One of many amazing rock formations on Quesnel Lake
Man has tried his best to destroy the Quesnel River. The river was actually dammed in 1898 just below Likely (which was then known as Quesnel Dam). This was to allow gold seekers access to the river bed in their search for placer gold. Just below Likely is the site of the Bullion Pit, a 3 kilometre long by 180 metre deep hole. This was created between 1892 and 1942 using hydraulic monitors in a process using huge quantities of water under pressure to wash away the overburden in search of the gold bearing gravels that often lie just above bedrock. Twelve million cubic yards of overburden (gravel, sand and silt) were washed into the Quesnel River during the life of the Bullion Pit. In the 1950’s, 60’s and early 70’s, forestry companies in Quesnel began logging in the Quesnel River watershed. The logging method was to stockpile huge numbers of raw logs on the banks of the Quesnel River during the winter and then to push them into the river during the spring freshet when they would float to the Fraser River where they were then impounded in a large holding pond. To facilitate this process, any obstructions in the river, particularly large rocks, were indiscriminately blown up with dynamite, in some cases contributing to landslides.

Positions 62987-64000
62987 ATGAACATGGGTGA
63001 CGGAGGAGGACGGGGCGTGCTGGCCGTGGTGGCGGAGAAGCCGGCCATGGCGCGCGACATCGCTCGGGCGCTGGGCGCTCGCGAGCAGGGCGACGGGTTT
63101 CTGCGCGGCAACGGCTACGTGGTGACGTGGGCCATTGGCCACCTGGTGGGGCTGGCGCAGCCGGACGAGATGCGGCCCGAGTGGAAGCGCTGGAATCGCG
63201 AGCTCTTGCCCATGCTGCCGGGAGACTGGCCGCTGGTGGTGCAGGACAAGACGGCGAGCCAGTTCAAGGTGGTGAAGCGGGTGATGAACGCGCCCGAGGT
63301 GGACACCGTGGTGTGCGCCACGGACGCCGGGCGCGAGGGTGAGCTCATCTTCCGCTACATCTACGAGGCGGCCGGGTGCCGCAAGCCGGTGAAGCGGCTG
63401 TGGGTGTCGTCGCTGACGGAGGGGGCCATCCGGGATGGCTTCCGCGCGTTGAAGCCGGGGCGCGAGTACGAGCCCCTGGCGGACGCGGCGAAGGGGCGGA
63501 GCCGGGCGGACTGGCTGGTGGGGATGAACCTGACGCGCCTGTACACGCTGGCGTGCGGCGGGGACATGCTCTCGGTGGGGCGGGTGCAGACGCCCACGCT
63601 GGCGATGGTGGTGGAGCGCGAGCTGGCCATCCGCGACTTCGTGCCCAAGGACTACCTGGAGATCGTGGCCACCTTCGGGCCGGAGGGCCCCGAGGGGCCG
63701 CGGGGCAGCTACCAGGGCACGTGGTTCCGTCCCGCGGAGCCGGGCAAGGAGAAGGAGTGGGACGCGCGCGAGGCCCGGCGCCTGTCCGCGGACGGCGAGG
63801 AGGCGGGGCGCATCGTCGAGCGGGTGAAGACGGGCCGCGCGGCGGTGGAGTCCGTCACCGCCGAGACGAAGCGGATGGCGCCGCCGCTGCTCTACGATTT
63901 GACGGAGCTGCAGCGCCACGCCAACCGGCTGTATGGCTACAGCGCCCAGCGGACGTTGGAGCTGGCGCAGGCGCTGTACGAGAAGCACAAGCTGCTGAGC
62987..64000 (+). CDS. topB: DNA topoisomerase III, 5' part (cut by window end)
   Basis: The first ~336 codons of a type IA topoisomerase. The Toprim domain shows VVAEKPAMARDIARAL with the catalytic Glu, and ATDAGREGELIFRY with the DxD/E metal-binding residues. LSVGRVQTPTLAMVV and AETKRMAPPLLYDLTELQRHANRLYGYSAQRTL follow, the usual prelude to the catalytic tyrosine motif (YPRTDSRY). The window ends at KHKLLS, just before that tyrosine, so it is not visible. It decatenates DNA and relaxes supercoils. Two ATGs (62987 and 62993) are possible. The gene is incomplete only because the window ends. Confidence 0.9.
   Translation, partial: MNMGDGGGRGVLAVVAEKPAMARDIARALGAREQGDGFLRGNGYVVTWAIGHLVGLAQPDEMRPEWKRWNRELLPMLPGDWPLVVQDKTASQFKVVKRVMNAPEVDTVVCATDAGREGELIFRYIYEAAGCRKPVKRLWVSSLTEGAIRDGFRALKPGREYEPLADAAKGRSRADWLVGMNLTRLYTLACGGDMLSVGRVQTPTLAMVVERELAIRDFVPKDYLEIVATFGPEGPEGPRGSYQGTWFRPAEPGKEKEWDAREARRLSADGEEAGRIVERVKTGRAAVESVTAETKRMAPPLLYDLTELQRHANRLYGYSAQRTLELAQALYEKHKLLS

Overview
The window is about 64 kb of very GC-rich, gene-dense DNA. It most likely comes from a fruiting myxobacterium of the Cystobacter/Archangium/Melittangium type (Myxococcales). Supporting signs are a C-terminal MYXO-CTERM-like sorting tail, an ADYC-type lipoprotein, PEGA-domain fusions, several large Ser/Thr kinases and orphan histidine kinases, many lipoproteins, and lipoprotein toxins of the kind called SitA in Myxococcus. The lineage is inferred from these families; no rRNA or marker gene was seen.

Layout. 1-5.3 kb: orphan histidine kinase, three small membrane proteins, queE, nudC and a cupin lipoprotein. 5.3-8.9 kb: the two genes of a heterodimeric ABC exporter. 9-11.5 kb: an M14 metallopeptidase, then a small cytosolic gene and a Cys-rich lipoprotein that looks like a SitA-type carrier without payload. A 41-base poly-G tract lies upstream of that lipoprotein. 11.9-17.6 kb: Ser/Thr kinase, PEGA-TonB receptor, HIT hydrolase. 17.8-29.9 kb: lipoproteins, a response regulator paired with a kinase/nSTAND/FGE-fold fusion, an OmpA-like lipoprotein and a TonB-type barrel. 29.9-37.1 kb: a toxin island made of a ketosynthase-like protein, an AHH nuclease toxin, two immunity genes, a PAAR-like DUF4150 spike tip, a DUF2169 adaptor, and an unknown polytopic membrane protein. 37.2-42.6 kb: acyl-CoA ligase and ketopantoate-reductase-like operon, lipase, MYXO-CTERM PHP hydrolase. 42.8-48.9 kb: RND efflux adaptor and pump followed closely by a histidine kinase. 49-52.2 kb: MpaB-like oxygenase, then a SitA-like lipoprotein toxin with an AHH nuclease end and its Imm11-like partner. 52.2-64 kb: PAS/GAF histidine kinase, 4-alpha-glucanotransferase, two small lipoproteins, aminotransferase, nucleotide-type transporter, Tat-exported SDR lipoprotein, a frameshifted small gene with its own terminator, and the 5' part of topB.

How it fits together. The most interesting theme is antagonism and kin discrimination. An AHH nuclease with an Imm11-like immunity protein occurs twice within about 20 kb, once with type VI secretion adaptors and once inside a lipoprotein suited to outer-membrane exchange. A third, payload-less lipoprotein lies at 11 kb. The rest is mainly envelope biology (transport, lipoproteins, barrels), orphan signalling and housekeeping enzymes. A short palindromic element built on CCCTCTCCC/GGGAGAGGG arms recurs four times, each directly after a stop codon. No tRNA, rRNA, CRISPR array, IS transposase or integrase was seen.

I have paddled on the Quesnel river with a sea of red sockeye salmon swimming below me. The annual return of B.C.’s salmon to the spot where they were born is indeed one of our world’s most awe inspiring, render-you-speechless wonders. Despite what man has done to this river the salmon still come….and now this! Three
weeks after the breach we are being told that the well-being of both fish and humans is in jeopardy and that the true impact of this spill will only become evident over time. Life as those who lived, worked, camped, fished and paddled in this area knew it before the spill, is now on hold.